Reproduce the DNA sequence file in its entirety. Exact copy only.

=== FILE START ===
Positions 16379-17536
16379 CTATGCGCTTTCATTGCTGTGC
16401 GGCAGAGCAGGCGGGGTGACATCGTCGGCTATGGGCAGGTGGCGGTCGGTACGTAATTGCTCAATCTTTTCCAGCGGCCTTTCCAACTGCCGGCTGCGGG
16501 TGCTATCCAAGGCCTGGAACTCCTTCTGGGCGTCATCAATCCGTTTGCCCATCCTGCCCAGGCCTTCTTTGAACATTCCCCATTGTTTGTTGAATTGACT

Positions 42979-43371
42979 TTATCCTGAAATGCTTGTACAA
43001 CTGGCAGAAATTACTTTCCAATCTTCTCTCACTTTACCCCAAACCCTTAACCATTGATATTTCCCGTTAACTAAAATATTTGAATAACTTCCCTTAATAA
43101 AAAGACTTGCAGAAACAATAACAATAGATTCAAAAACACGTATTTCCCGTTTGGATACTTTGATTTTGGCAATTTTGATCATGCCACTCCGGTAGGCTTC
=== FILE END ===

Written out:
Positions 16379-17536
16379 CTATGCGCTTTCATTGCTGTGC
16401 GGCAGAGCAGGCGGGGTGACATCGTCGGCTATGGGCAGGTGGCGGTCGGTACGTAATTGCTCAATCTTTTCCAGCGGCCTTTCCAACTGCCGGCTGCGGG
16501 TGCTATCCAAGGCCTGGAACTCCTTCTGGGCGTCATCAATCCGTTTGCCCATCCTGCCCAGGCCTTCTTTGAACATTCCCCATTGTTTGTTGAATTGACT

Positions 42979-43371
42979 TTATCCTGAAATGCTTGTACAA
43001 CTGGCAGAAATTACTTTCCAATCTTCTCTCACTTTACCCCAAACCCTTAACCATTGATATTTCCCGTTAACTAAAATATTTGAATAACTTCCCTTAATAA
43101 AAAGACTTGCAGAAACAATAACAATAGATTCAAAAACACGTATTTCCCGTTTGGATACTTTGATTTTGGCAATTTTGATCATGCCACTCCGGTAGGCTTC